This entry will detail the geometry of multi-static passive RADAR and describe how it obtains a target solution. For this report, a multi-static passive TDOA RADAR configuration will consist of a single receiving station that monitors for direct signals from the transmitters and indirect, multi-path signals reflected from potential targets. Other configurations are possible but the two-dimensional solution described here requires three transmitter-receiver combinations. To obtain a target the system measures the time difference of arrival (TDOA) of the multi-path signal is compared to the direct path signal from the same transmitter. Solutions for possible targets are calculated using the measured TDOA timings.
Bi-static RADAR geometry
Figure 1 illustrates a simple bi-static RADAR system consisting of a transmitter, a target and a receiver . A distance separates the transmitter and receiver . The sum of the distances between the target and the transmitter and the distance between the target and receiver is the range of the bi-static RADAR. Equation 1 shows how the bi-static range can be determined by measuring the time difference of arrival of the reflected path signal via the target relative to the direct path signal .
Where is the speed of propagation of the signal through air.
Knowing the bi-static range allows the target to be positioned somewhere on an ellipse with the receiver and transmitter as foci. The sum of the distances from the points of the ellipse to the transmitter and receiver is equal to the bi-static range .
Equation 2 also demonstrates this relationship.
The location of the transmitter is at . The location of the receiver is at and the target is located . Expanding Equation 2 gives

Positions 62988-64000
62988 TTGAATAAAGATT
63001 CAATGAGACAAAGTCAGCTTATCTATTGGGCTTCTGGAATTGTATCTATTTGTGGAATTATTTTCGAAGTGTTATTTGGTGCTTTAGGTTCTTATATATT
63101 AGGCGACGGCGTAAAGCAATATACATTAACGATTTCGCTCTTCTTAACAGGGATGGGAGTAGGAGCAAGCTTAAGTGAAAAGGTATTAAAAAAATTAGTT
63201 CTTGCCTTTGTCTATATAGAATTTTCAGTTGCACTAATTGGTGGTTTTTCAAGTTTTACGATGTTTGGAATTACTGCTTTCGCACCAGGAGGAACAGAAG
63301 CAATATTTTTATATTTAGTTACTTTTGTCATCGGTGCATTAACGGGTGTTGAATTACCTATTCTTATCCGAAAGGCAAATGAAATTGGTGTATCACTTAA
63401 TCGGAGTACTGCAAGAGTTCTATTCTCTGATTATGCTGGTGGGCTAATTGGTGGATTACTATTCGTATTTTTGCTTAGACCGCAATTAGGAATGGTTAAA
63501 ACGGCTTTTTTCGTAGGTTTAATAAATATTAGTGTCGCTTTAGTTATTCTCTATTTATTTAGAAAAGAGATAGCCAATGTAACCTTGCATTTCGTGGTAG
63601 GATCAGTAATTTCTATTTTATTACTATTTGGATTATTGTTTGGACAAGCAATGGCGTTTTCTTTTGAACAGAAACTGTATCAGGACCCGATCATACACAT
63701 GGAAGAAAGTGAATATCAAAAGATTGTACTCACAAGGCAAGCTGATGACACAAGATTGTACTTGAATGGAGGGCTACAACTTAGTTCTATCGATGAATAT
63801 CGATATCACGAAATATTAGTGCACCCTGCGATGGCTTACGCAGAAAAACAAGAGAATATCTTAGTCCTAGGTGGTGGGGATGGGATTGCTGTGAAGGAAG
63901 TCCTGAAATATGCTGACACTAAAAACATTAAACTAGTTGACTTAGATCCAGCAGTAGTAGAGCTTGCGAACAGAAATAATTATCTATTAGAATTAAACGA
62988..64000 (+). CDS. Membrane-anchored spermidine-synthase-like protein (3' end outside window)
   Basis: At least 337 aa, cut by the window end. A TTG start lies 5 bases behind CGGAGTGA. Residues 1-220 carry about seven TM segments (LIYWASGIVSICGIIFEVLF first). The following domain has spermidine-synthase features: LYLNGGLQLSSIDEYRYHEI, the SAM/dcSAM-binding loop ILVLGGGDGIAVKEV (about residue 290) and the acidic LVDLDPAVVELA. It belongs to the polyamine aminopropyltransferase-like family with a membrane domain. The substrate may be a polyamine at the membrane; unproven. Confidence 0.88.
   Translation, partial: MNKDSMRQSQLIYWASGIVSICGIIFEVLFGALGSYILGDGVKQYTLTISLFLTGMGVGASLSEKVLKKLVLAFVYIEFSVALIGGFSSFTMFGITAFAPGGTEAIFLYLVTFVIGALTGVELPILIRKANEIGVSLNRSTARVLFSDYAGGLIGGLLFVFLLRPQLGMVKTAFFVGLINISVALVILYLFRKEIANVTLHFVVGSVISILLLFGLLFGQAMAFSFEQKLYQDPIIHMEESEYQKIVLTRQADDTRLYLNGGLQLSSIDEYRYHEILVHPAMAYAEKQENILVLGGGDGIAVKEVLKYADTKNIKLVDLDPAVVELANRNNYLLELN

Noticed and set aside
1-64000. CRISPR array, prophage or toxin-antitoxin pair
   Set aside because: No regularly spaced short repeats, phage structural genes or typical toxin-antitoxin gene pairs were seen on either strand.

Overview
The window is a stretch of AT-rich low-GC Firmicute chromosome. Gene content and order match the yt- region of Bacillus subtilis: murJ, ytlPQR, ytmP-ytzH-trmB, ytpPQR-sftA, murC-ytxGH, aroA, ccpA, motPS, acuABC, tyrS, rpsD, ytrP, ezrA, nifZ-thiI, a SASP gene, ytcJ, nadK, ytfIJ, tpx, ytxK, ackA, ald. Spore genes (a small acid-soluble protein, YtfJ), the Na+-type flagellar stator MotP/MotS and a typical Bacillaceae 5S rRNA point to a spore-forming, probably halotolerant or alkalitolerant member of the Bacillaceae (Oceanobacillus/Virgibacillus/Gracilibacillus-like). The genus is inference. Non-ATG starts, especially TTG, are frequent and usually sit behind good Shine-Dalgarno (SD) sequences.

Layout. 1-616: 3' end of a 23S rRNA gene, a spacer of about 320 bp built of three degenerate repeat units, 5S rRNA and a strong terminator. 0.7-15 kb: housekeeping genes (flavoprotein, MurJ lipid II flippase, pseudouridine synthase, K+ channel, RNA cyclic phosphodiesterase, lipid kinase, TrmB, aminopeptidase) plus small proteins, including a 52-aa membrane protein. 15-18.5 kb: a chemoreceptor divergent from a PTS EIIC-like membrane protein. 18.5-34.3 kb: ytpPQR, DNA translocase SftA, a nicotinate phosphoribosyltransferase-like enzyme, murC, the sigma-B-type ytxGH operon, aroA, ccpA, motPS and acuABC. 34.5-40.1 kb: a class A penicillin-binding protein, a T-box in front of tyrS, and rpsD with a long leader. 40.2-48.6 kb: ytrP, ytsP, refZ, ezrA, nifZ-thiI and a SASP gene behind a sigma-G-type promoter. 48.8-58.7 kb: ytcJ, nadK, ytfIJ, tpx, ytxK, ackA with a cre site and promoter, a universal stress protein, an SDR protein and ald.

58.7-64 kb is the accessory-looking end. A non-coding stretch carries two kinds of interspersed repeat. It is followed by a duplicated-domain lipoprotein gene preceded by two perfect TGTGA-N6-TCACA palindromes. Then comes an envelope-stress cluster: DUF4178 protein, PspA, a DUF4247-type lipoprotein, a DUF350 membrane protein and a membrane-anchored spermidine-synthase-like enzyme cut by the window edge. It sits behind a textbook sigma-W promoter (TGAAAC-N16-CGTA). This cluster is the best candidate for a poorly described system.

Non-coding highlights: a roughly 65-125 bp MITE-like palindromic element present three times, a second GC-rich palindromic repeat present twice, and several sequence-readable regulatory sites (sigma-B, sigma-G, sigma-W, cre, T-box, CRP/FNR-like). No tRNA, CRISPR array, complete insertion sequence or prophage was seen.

Multi-Static Radar Geometry
Figure 3 shows a multi-static system consisting of four transmitters, a target and a receiver. There is a direct path signal ,from every transmitter to the receiver. A multi path signal from each of the transmitter is reflected by the target and is intercepted by the receiver. The path the reflected signal follows from the target to the receiver is common for all transmitters .
A two dimensional solution for the target can be calculated using measurements of the TDOA of the reflected signal relative to the direct signal from each transmitter. The 2D solution requires three TDOA measurements from three transmitters , and . Using the TDOA values and the known locations of the transmitters Equation 3 can be rewritten for each transmitter
Equation 4 and Equation 5 can be rearranged into;
Squaring both sides of Equation 7 and Equation 8 gives
Rearranging Equation 9 and Equation 10 in terms of
Equating Equation 11 and Equation 12 gives
Rearranging Equation 0‑10 in the form of
Using Equation 4 and Equation 6 rearranging into the form
Equating Equation 14 and Equation 18
and rearranging forgives
Subtitlinginto Equation 14 forgives
The next post will expand the 2D derivation into a solution in 3D, the extra dimension added using an additional transmitter. The concept of a geometric error will also be introduced.